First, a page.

I became very open to holistic & natural alternatives to medication, which proved to be very expensive, but helpful.  Diet & nutrition play a big role in our ability to focus, stay on task and retain information.  NOT all nutritional supplements are created equal.  Many natural products were a complete disappointment,  a waste of time and a BIG waste of money.  However, I have definitely discovered some exceptional holistic products that have been extremely helpful & beneficial for ADHD, especially for focus, attention, brain function, memory & mood.  Just like medication, it is trail & error.

In June 2009, after experiencing worse ADHD symptoms, I actively decided to try another stimulant medication.  Yes, I was scared to death, but at this point in my ADHD jouney, I was wiser, more educated and willing to try another medication.  This time proved beneficial with positive results and I was prescribed generic Adderall.  For 2 years, I have experienced the best results with this stimulant medication. 

I want to mention that in January 2010, my doctor had me temporarily try Vyvanse.  I was already prescribed Prozac for depression.  Upon taking Vyvanse, I experienced a serious negative reaction and my doctor advised me to switch back to Adderall, which I did. 

I suspected Prozac was negatively interacting with the Vyvanse.  I contacted the pharmaceutical company that makes Vyvanse to inquire about the possibility.  The customer service rep claimed that there is NO testing and he did not have information regarding these two medications.  He suggested I ask my doctor and when I did, my doctor stated there was no medical evidence. Regardless of what my doctor said & what the pharmaceutical rep said, I've talked with several individuals with ADHD who also experienced severe negative interactions when they were prescribed BOTH VYVANSE & PROZAC. 

From my personal experience, my best advice is to practice common sense when taking medication.  YOU ARE THE BEST ADVOCATE FOR YOURSELF.  TRUST YOUR GUT INSTINCT & DO NOT TAKE ANY MEDICATION OR NATURAL SUPPLEMENTS BEFORE GOING ONLINE & CHECKING IT OUT FOR YOURSELF.  CHECK ALL MEDICATIONS FOR POSSIBLE DRUG INTERACTIONS & WHEN IN DOUBT, USE COMMON SENSE.

 

 

 

 

 

 

Thanks Andre I must say I do see a huge difference in the quality of my life and Friday it will be three weeks.

I was diagnosed in 1983. But i would have to say the roller coaster of a life I have had, was bound to happen considering the lack of parenting/divorces that I and my bro endured.

I have always felt judged for who I am as a person due to my history, history I could not change and choices my rents made which resulted in my brother and I having  a pretty crappy shall we say outlook on life.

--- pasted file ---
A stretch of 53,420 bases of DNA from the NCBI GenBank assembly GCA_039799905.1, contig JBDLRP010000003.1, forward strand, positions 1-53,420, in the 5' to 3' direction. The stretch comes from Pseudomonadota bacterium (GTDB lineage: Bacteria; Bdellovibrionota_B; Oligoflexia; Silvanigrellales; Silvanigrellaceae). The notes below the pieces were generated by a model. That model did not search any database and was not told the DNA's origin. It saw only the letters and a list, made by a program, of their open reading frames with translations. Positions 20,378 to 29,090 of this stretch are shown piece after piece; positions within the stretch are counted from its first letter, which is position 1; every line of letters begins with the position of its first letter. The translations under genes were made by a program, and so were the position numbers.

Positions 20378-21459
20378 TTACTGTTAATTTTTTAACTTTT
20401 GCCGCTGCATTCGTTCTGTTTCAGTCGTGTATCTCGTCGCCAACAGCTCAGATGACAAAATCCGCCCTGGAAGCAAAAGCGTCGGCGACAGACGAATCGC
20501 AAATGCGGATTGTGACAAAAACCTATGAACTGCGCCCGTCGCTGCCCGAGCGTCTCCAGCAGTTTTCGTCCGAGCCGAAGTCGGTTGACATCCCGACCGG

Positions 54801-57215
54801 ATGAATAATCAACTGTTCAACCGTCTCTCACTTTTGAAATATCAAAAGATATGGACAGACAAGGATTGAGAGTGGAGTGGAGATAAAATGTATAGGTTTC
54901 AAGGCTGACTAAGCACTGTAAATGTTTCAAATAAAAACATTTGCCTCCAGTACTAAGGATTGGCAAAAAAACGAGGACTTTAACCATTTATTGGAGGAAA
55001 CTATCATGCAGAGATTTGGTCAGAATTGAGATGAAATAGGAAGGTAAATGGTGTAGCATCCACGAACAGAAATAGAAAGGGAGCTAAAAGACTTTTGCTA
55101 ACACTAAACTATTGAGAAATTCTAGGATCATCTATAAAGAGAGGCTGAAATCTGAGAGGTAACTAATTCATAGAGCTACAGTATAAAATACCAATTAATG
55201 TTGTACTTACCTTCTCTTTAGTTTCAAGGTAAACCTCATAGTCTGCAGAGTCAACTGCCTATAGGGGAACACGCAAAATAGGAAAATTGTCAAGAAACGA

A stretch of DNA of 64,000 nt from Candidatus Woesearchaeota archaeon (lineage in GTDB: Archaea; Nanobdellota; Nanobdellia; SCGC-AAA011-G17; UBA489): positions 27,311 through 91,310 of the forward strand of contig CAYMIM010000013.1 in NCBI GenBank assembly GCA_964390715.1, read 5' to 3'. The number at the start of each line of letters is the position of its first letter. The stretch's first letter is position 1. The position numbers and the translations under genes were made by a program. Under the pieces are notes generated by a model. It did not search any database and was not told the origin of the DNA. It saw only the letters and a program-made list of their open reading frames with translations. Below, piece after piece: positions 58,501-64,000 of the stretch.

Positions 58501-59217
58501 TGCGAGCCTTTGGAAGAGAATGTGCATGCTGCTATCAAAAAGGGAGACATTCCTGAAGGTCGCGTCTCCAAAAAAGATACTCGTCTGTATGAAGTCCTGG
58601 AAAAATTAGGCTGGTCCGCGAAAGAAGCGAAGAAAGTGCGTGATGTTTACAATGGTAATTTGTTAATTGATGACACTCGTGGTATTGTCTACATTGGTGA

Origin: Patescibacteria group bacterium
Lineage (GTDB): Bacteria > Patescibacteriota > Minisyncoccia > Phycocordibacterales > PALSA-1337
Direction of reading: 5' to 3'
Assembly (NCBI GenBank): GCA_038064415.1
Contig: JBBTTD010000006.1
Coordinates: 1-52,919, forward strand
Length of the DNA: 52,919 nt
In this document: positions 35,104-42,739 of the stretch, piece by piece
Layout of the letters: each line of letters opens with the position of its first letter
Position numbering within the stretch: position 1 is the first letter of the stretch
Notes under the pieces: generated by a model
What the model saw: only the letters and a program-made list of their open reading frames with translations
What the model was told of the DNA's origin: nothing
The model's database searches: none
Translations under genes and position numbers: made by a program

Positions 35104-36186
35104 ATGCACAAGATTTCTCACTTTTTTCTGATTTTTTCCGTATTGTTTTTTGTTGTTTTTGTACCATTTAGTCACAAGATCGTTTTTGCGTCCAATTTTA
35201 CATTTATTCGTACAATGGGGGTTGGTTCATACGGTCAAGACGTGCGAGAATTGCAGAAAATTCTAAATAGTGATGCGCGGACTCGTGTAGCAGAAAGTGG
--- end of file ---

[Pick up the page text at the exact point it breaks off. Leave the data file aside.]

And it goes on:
My outlook has been different for sometime 5yrs.

I've stated that, my depression did turn to acceptance as I really have struggled in life in so many ways.

I have had three children a 15 yr old girl whose life has been a blessing to me and I cherish her everyday, a girl 12 years old this year whom I've yet to meet by choice (private adoption), and a beautiful little boy whose 6 this year and I am thankful everyday.

I don't regret any of my choices.

I have done what I can with what I have.

And I have come a long way in life...........I am grateful for my time I am here.

I agree as they say............no regrets, live and learn.

;)

For once in my life I don't feel the anxiety that has been apart of my life EVERDAY! Like a mole on your hand, it has been removed.

Shelley

Medication, no medication ... is that the question? I have no idea if this helps, but let me share a little story. Recently I've read somewhere that medication is less important than mentors, caring people and psychotherapy (or relaxation methods as for instance yoga, though I'd strongly recommend keeping that habit!) Now ... I haven't been on medication most of my life, and thank god I am today, because I can finally live a functional life. Not only performance wise, but it also controls my anger, frustration, my social inabilities. Sometimes I don't take it and the speed at which I regress is incredible. I had wonderful mentors, parents, very caring people, therapy, more therapy, psychiatry, no therapy, more great mentors, a whole array of wonderful caring people, more therapy, ... and yet medication was the first and only thing that substantially changed my life, my incredible mood swings, my inability to focus and lashing out at others whom I deemed responsible at a current moment for lowering my focus, and most of all ... me being about as good to the caring people as they were to me. Since ADHD doesn't just affect concentration, it also affects your senses (smell, taste, sight, etc) and - most notably - your mood as the areas in your brain responsible for long-term thinking are impaired (an area in which anger, too, is born). I appreciate that there are tons of people out there suggesting that living without medication is beneficial for developping coping skills but no matter how many of them I learned, the essential problems never fully vanished and some became worse. Today, I'm on medication - I feel like a person for the first time in my life. I actually feel human. Now .. is that such a bad thing?